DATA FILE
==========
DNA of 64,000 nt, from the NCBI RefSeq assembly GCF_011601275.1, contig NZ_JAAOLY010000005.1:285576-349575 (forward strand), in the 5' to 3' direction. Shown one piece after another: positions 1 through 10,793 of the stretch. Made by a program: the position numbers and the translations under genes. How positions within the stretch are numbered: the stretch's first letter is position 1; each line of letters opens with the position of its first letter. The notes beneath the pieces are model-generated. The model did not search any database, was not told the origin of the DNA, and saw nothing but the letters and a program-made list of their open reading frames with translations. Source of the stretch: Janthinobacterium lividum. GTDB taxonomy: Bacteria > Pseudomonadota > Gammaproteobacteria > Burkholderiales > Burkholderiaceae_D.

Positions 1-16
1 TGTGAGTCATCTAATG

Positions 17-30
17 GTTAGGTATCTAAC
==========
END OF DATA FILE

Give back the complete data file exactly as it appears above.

DNA of 64,000 nt, from the NCBI RefSeq assembly GCF_011601275.1, contig NZ_JAAOLY010000005.1:285576-349575 (forward strand), in the 5' to 3' direction. Shown one piece after another: positions 1 through 10,793 of the stretch. Made by a program: the position numbers and the translations under genes. How positions within the stretch are numbered: the stretch's first letter is position 1; each line of letters opens with the position of its first letter. The notes beneath the pieces are model-generated. The model did not search any database, was not told the origin of the DNA, and saw nothing but the letters and a program-made list of their open reading frames with translations. Source of the stretch: Janthinobacterium lividum. GTDB taxonomy: Bacteria > Pseudomonadota > Gammaproteobacteria > Burkholderiales > Burkholderiaceae_D.

Positions 1-16
1 TGTGAGTCATCTAATG

Positions 17-30
17 GTTAGGTATCTAAC